Yet even a completely unproven hypothesis (by which I mean it has not predicted new observations; repeats of our original observation don't count here) still feels like it might be true.  It feels like maybe we should put some weight behind it, even if it's unproven.  Let me give you an example that has become famous in the field of cancer research.

A Radical Hypothesis

After anesthetics were discovered, surgery became a viable treatment for a number of conditions - since your patient wasn't in constant pain throughout the procedure - and especially for cancer.  Cancer may seem like a complicated disease, since each different type of cancer can produce different types of symptoms, but the way most cancers kill you is simply by growing somewhere they're not supposed to.  Digestive system not working?  If cancer is involved, it's probably because a tumor is blocking the road.  Difficulty breathing?  A tumor may be crowding the space the lungs use to expand.  Headaches, personality changes, etc?  A tumor in the brain may be crowding out space in the skull.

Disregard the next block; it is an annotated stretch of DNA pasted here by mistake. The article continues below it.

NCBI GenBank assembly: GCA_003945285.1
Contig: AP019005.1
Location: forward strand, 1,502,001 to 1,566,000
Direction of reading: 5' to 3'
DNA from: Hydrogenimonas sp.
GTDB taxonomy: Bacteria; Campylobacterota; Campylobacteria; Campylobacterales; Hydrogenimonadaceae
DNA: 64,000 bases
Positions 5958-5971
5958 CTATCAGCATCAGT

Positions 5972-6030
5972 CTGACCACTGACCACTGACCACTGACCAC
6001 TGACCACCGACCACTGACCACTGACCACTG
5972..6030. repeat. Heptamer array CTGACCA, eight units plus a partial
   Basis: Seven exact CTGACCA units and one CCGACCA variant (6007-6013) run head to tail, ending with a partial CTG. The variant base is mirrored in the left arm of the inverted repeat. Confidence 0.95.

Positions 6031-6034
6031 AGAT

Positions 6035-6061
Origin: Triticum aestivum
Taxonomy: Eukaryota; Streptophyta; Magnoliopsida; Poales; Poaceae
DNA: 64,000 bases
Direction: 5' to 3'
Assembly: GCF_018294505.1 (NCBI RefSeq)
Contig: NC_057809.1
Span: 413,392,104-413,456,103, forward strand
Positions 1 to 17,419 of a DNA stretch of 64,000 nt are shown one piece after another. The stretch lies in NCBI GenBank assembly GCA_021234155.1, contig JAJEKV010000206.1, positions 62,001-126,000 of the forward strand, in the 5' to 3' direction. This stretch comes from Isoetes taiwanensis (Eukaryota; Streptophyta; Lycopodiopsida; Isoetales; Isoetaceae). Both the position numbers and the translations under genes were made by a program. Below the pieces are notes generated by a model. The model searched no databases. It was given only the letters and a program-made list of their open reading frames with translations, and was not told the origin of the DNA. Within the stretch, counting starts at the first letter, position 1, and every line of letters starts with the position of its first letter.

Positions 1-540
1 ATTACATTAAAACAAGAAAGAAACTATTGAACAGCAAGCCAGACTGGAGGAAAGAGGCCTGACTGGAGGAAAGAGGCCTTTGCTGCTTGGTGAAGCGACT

The simple solution to these problems is to just go in and cut the cancer out.  Surgeons were on hand to do just that.  Problem solved.

Except the tumors would often come back.  And indeed, they might sprout additional tumors, sometimes in new tissues.  Surgeons observed this and made the obvious hypothesis: we didn't get all the cancer with the original surgery.  This was followed by an additional hypothesis: we can get all the cancer cells by cutting out some of the surrounding tissue.